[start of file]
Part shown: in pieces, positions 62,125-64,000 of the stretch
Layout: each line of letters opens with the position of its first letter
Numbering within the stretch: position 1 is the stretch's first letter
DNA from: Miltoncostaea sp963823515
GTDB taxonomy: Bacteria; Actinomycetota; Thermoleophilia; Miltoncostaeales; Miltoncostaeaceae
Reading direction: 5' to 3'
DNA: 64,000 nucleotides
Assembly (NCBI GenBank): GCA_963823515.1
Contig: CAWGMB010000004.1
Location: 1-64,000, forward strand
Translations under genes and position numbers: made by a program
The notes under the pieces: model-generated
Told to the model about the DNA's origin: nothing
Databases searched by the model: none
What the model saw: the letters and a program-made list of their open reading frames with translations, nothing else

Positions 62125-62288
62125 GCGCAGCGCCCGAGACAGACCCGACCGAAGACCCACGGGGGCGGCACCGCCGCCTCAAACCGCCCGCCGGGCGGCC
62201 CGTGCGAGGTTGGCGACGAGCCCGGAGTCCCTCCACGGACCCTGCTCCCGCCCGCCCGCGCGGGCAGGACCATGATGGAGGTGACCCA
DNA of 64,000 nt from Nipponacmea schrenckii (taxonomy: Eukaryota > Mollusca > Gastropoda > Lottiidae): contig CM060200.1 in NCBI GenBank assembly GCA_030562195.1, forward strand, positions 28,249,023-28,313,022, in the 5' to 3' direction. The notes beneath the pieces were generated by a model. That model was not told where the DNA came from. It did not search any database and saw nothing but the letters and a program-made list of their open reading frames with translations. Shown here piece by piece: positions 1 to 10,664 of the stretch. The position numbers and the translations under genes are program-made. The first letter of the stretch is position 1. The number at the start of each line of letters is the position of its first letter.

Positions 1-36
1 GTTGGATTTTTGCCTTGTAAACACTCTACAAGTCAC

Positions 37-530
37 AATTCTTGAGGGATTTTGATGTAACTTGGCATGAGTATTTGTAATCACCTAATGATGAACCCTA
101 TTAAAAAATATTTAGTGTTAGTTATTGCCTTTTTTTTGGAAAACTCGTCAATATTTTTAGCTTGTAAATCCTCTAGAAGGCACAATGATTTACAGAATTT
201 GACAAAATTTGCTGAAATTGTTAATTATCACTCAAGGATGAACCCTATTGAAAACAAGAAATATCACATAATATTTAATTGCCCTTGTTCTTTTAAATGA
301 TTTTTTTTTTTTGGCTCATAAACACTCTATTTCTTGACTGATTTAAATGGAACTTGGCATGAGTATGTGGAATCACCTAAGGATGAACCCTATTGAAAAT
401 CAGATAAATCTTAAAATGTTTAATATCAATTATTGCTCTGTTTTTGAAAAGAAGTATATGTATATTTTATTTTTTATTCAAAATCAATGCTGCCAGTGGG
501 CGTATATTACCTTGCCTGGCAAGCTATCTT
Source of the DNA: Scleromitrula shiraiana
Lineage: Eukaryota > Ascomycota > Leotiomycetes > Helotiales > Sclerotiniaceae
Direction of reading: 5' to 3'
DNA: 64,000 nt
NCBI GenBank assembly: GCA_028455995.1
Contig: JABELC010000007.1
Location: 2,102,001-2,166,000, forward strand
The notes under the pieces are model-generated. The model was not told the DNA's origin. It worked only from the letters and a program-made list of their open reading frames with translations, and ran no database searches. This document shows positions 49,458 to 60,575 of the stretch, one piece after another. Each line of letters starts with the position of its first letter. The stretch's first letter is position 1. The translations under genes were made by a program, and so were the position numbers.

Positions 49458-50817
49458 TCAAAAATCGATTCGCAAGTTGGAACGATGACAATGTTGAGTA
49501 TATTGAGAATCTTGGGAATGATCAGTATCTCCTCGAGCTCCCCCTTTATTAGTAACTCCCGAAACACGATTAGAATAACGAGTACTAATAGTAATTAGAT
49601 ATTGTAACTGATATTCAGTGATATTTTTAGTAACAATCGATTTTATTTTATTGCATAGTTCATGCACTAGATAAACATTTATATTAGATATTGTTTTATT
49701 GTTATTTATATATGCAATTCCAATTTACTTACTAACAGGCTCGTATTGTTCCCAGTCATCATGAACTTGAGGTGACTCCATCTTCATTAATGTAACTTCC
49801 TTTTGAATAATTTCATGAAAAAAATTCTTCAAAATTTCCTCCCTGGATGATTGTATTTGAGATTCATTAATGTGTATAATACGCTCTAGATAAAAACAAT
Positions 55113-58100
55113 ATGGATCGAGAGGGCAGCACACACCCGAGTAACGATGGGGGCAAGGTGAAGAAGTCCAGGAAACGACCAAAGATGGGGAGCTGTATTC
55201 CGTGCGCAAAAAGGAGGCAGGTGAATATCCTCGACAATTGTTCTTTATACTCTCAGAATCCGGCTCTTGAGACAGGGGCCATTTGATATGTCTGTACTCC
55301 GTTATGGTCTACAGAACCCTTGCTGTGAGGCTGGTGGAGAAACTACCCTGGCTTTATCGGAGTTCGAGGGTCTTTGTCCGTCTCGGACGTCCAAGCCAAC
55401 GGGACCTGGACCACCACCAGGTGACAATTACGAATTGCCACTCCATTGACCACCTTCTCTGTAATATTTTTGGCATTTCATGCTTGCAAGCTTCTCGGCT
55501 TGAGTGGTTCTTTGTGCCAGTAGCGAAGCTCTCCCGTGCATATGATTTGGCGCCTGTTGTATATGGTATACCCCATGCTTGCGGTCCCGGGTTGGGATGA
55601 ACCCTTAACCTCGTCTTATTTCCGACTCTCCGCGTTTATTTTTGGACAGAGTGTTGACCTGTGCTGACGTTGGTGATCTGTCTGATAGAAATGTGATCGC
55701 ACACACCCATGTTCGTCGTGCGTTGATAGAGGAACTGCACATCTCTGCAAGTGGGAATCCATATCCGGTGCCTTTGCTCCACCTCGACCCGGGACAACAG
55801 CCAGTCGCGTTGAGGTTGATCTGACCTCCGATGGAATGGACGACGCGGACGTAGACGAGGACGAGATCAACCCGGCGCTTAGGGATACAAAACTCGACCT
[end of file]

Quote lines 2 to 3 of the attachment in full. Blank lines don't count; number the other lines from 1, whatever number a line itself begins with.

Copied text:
Layout: each line of letters opens with the position of its first letter
Numbering within the stretch: position 1 is the stretch's first letter